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UBC Theses and Dissertations

Variation in resistance and virulence in the disease interaction between Melampsora rust (M. occidentalis) and black cottonwood (Populus trichocarpa) Hsiang, Tom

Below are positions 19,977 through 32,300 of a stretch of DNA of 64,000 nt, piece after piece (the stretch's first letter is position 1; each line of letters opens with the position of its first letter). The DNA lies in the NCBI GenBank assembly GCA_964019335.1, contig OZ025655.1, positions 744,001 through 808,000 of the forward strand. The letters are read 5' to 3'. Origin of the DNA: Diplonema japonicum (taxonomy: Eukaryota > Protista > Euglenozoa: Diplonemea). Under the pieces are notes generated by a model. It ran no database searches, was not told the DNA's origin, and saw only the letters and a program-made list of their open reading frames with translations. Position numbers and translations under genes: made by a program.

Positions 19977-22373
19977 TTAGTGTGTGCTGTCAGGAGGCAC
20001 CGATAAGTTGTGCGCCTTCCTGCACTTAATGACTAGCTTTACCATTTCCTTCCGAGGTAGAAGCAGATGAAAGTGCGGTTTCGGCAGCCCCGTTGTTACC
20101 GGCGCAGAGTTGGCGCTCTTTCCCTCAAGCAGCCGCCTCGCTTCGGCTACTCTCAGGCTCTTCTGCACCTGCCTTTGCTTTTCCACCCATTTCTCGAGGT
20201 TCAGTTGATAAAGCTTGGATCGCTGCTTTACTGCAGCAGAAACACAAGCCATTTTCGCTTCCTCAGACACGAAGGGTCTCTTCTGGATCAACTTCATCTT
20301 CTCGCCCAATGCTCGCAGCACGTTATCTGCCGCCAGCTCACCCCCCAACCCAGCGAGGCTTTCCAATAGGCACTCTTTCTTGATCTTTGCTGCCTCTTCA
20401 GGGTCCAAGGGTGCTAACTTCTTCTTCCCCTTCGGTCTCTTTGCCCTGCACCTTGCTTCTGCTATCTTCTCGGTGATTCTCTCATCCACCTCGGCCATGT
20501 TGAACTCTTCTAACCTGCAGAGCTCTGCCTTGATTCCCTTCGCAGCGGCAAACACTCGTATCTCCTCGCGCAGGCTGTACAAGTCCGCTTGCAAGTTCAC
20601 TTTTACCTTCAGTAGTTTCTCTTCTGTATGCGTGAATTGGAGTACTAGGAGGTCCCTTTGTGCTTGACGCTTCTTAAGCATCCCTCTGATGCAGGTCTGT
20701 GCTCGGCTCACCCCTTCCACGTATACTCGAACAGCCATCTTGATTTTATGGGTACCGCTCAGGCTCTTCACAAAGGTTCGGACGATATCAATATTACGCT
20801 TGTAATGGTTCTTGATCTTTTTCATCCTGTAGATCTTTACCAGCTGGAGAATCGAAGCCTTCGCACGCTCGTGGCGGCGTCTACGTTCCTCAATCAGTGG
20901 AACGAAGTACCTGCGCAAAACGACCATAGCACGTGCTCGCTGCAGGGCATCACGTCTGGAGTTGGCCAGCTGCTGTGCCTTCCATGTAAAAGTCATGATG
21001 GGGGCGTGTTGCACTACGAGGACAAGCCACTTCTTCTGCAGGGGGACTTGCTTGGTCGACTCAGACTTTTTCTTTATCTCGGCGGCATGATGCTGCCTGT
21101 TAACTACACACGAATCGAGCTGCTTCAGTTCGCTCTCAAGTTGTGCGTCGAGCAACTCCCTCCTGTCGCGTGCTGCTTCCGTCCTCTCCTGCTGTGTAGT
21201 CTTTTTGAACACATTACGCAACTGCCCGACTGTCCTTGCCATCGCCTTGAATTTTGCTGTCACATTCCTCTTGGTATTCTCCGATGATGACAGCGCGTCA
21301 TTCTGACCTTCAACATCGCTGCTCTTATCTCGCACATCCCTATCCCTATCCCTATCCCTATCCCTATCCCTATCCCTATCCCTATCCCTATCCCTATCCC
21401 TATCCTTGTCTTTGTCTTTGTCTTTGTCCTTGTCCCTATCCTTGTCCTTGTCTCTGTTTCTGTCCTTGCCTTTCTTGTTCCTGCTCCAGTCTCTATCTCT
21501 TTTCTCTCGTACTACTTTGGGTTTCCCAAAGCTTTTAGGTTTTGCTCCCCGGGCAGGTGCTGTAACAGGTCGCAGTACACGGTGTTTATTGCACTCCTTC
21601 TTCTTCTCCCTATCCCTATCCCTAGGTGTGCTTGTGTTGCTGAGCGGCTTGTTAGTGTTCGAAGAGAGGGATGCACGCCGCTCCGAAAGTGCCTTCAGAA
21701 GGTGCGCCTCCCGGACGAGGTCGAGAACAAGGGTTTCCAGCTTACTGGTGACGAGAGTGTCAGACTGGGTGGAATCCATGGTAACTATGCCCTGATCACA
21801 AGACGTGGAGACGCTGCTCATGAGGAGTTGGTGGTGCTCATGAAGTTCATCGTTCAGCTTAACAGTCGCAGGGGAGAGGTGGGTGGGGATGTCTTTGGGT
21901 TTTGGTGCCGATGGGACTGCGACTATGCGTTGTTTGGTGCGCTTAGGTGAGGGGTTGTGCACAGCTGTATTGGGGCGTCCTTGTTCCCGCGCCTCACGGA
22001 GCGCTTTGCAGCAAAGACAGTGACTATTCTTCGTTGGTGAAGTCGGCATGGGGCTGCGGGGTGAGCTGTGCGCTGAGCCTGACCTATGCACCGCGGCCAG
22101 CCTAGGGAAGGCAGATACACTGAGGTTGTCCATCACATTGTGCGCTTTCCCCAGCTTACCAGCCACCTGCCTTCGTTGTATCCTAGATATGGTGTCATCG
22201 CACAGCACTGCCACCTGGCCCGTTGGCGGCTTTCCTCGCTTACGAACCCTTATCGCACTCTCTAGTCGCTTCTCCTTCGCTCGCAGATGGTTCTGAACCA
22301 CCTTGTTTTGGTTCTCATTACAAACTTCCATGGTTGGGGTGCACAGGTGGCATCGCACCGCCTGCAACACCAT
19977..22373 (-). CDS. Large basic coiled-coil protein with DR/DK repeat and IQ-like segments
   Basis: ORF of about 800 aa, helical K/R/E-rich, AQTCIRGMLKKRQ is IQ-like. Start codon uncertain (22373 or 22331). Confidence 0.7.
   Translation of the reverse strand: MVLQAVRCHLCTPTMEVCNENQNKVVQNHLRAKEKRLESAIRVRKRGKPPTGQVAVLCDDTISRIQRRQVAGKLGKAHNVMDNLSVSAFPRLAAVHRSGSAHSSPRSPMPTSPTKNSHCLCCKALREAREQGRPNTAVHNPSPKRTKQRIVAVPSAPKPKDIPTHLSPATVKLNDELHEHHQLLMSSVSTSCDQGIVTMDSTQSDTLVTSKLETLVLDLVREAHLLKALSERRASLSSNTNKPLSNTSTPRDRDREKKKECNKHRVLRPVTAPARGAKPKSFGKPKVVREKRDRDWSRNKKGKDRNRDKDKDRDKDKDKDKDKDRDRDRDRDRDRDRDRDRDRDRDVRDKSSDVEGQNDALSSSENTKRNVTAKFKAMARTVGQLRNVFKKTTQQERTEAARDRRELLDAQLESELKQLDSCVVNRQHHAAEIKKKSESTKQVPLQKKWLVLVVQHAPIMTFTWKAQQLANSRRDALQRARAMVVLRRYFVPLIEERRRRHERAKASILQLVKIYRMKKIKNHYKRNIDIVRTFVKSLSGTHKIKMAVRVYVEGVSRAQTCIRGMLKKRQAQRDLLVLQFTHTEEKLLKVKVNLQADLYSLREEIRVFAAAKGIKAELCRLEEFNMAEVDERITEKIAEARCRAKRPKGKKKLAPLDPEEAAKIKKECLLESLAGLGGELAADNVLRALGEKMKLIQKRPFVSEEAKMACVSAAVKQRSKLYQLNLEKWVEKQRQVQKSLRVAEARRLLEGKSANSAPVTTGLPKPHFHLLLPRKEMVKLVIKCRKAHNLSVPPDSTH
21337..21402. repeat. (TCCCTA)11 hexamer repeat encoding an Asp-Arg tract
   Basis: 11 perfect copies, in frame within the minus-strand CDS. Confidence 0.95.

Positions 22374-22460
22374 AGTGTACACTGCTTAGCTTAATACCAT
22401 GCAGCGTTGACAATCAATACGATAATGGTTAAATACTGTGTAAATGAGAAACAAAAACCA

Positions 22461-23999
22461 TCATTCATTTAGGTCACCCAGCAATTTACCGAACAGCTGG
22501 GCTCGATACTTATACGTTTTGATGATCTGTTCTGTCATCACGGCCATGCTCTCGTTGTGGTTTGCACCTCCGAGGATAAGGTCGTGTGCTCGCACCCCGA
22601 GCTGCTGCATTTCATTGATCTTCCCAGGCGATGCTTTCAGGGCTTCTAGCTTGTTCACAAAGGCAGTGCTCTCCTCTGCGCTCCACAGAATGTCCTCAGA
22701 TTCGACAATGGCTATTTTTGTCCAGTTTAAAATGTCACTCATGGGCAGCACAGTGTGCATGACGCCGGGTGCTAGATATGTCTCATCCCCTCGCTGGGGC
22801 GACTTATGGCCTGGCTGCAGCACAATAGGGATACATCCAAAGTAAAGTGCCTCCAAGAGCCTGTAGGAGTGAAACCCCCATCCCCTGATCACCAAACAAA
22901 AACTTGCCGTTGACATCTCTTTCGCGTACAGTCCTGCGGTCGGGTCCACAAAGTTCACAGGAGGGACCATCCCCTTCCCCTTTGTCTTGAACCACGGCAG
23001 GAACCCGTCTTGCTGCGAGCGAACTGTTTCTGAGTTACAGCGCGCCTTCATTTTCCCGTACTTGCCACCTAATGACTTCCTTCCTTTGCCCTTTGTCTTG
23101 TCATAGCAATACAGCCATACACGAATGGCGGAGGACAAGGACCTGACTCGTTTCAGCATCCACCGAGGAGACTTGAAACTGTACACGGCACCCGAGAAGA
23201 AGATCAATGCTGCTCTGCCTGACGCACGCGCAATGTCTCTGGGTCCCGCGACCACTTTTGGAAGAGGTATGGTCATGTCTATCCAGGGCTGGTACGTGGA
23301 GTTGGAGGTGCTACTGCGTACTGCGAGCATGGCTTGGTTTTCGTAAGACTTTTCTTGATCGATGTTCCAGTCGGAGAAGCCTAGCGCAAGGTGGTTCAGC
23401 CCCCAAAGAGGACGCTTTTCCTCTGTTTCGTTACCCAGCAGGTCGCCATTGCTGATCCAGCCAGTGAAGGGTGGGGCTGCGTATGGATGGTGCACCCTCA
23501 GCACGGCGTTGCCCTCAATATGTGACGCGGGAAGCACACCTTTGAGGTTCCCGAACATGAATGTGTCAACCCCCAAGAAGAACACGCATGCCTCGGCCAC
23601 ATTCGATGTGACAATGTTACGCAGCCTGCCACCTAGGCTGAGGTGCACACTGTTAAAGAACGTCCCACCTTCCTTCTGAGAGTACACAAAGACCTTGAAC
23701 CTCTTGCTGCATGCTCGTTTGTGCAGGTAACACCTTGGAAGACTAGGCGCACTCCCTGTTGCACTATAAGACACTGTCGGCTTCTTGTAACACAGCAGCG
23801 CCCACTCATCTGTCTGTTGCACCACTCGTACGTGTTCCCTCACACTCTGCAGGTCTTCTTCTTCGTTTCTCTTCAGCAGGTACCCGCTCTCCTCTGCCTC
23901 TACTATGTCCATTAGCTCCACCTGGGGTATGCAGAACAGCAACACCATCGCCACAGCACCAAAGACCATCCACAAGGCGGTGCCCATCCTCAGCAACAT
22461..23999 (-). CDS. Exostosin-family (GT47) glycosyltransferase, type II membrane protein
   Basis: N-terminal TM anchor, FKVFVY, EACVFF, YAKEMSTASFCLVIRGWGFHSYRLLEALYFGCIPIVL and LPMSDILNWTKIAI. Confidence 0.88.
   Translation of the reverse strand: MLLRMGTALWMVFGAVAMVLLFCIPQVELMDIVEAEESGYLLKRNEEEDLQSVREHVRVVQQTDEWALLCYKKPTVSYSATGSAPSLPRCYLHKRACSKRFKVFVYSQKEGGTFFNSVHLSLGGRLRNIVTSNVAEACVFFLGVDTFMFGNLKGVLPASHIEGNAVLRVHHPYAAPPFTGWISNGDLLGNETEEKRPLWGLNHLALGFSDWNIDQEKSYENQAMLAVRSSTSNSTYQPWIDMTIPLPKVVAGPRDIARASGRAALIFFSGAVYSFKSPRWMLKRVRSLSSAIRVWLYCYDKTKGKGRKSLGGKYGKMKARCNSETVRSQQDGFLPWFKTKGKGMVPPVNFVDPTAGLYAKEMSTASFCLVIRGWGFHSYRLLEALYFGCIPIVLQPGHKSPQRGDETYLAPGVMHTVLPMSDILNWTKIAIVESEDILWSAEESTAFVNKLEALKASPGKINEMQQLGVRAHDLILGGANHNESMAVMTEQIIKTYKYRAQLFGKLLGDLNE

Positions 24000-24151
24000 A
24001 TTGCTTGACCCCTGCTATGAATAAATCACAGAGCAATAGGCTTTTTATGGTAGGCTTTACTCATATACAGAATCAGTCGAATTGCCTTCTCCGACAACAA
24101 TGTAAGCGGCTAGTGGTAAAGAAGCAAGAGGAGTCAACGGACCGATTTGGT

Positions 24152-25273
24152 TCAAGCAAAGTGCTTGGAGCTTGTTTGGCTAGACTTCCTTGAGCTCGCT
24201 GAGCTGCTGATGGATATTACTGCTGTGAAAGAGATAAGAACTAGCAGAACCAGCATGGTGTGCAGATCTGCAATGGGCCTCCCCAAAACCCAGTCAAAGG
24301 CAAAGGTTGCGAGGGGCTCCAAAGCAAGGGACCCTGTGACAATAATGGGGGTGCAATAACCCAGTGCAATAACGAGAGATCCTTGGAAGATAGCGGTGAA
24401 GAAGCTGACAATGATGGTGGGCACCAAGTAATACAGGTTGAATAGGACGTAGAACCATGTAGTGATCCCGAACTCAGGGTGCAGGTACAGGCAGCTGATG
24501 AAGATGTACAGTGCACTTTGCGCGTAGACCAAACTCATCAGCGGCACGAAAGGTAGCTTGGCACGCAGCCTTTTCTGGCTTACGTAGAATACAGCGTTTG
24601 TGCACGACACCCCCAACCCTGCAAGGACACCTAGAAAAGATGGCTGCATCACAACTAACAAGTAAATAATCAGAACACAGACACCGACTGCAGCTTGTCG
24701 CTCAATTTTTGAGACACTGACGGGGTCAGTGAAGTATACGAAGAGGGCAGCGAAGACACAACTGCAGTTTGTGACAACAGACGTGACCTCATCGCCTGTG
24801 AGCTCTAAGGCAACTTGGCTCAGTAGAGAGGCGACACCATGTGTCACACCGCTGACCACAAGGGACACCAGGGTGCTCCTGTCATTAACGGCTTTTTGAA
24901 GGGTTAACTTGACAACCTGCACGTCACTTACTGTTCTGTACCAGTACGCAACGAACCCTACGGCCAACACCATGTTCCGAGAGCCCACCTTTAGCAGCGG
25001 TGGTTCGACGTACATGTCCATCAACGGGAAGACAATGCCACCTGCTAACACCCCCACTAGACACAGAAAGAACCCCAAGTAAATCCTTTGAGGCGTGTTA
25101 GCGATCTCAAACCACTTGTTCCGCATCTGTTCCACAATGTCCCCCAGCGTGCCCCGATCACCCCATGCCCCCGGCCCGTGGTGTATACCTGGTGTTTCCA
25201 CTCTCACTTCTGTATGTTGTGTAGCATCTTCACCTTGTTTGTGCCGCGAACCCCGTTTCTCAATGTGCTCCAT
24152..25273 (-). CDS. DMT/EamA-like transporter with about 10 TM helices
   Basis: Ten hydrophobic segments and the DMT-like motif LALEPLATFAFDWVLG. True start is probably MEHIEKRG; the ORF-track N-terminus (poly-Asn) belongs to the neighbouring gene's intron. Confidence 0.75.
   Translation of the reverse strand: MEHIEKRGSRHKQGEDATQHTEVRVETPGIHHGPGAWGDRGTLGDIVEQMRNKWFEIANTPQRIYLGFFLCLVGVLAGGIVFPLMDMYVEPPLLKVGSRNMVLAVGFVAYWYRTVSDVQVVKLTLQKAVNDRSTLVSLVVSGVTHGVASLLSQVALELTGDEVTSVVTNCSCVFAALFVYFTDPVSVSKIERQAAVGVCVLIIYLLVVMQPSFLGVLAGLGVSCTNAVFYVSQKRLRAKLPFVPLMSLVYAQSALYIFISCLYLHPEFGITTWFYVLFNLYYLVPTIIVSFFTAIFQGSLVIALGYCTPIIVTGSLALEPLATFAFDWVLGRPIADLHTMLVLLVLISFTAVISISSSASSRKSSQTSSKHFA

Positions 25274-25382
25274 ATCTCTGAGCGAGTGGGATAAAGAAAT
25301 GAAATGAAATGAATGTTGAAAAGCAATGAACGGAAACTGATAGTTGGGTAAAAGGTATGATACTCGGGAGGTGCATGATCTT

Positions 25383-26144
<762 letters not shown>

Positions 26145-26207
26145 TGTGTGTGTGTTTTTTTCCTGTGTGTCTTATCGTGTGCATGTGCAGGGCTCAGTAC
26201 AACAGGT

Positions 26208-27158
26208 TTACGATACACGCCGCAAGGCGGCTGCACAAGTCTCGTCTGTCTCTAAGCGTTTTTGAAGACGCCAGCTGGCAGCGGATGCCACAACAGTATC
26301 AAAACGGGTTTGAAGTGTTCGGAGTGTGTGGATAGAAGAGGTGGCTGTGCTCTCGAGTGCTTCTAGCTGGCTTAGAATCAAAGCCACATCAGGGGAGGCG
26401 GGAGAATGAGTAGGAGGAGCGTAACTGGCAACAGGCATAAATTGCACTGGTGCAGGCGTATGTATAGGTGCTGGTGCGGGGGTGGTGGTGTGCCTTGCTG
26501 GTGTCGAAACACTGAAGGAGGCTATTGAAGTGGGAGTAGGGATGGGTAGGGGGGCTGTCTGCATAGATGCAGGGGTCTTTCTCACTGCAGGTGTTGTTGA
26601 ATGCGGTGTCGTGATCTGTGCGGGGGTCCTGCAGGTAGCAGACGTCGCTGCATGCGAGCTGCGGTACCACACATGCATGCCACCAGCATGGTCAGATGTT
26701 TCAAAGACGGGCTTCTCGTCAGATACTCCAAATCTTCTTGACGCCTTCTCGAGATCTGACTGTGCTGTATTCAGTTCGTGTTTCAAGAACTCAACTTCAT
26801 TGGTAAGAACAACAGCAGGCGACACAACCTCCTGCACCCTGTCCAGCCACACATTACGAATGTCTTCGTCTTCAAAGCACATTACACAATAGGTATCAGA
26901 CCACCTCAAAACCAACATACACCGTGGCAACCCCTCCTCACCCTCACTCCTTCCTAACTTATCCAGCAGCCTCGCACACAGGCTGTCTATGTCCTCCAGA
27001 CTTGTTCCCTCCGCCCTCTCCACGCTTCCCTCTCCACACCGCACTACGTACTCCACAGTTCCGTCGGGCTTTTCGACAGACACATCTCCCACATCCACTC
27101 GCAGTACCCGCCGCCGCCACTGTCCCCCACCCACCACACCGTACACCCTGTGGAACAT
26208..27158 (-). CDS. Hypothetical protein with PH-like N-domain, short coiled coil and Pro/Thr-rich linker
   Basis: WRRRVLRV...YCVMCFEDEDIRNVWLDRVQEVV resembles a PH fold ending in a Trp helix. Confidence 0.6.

Disease severity, as expressed by spore production rate was compared in a test of fourteen clones of black cottonwood (Populus trichocarpa) by ten isolates of Melampsora rust (M. occidentalis), all collected from their natural pathosystem. Spore production rate was measured by average daily production on leaf disks during twice the latent period in days. The overall average uredospore production during the time from inoculation to twice the latent period was 650 spores/disk/day. Latent period ranged from 6 to 12 days with a median at 8 days. Clones as well as isolates differed significantly in their contributions to spore production rates, while there was no indication of specific differential interaction. The lack of qualitative resistance and virulence indicates that qualitative interactions do not play a major role in disease in this natural pathosystem. This finding holds the promise that black cottonwood resistance will not be devastatingly overcome when used in plantations.

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